Thursday, May 29, 2008

CAFC: DJ Plaintiff Must Take "Significat, Concrete Steps To Conduct Infringing Activity" To Satisfy MedImmune Test

Cat Tech LLC v. TubeMaster, Inc. (2007-1443), May 28, 2008

TubeMaster developed a method of putting catalyst into reactor tubes using loading devices. Tube Master designed four different configurations for its devices, and has generated detailed computer drawings drawings for each of its configurations.

Cat Tech sued TubeMaster for patent infringement when one of TubeMaster's four configurations was commercially released ("configuration 3"). TubeMaster counterclaimed seeking a declaration that the accused configuration, along with the other configurations ("configurations 1, 2, and 4"), did not infringe. On summary judgment, the district court found that none of the configurations infringed.

On appeal, Cat Tech challenged the district court's authority to issue a declaratory judgment on all the configurations.

Since the SCOTUS decision in MedImmune, declaratory judgments must satisfy 2 prongs: (1) the party seeking DJ must, "under all the circumstances, show that there is a substantial controversy, between the parties having adverse legal interests, of sufficient immediacy and reality to warrant the issuance of a declaratory judgment"; and (2) show that there had been "meaningful preparation" to conduct potentially infringing activity.

Here, the DJ was not challenged on the first prong, but on the second prong, namely, that TubeMaster's "other configurations" were not developed enough to quality as potentially infringing activity. While MedImmune did not directly address the second prong, the CAFC concluded that "the issue of whether there has been meaningful preparation to conduct potentially infringing activity remains an important element in the totality of circumstances which must be considered in determining whether a declaratory judgment is appropriate."

Thus, if a declaratory judgment plaintiff has not taken significant, concrete steps to conduct infringing activity, the dispute is neither "immediate" nor "real" and the requirements for justiciability have not been met.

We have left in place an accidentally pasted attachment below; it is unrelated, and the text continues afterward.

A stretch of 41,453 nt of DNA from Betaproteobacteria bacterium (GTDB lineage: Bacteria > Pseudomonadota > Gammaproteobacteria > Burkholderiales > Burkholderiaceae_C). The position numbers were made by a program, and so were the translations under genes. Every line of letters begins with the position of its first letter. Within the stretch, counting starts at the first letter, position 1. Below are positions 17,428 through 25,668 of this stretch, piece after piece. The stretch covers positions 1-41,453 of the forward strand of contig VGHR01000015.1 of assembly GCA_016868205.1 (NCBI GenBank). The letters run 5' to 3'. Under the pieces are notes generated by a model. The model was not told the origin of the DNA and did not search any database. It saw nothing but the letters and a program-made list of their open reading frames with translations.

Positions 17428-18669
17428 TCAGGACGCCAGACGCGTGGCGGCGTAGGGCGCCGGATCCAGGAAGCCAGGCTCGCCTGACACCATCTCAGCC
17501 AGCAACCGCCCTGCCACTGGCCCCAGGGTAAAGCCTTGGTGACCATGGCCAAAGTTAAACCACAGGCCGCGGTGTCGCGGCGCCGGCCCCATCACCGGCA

TubeMaster has taken significant, concrete steps to conduct loading activity with configurations 1, 2 and 4. It has developed two basic loading device designs - one with circular plates and one with circular plates with tabs - and has developed four loading device configurations. TubeMaster has generated AutoCAD® drawings for each of its four configurations . . . Because TubeMaster’s loading device designs are customized based upon the dimensions of each customer’s reactor, it can take no further steps toward manufacturing its loading devices until it receives an order from a customer with the appropriate dimensions.

TubeMaster has already successfully manufactured and delivered a loading device using configuration 3 . . . It is prepared to produce loading devices using configurations 1, 2 and 4 as soon as it receives an order with the appropriate dimensions. Furthermore, it expects that it can produce devices using these configurations "within a normal delivery schedule" once it receives an order. Constitutionally mandated immediacy requirements have been satisfied because once the threat of liability to Cat Tech has been lifted, it appears likely that TubeMaster can expeditiously solicit and fill orders for loading devices using configurations 1, 2 and 4.
In the context of patent litigation, the reality requirement is often related to the extent to which the technology in question is "substantially fixed" as opposed to "fluid and indeterminate" at the time declaratory relief is sought . . . TubeMaster’s technology is "substantially fixed." TubeMaster’s four basic loading device designs are designed "to cover virtually all of the reactor configurations that might be encountered at customers’ facilities." Thus, TubeMaster does not expect to make substantial modifications to its loading device designs once production begins. The dispute with Cat Tech is "real," not hypothetical, because it appears likely that, once the cloud of liability for infringement is eliminated, the accused products can be produced without significant design change.


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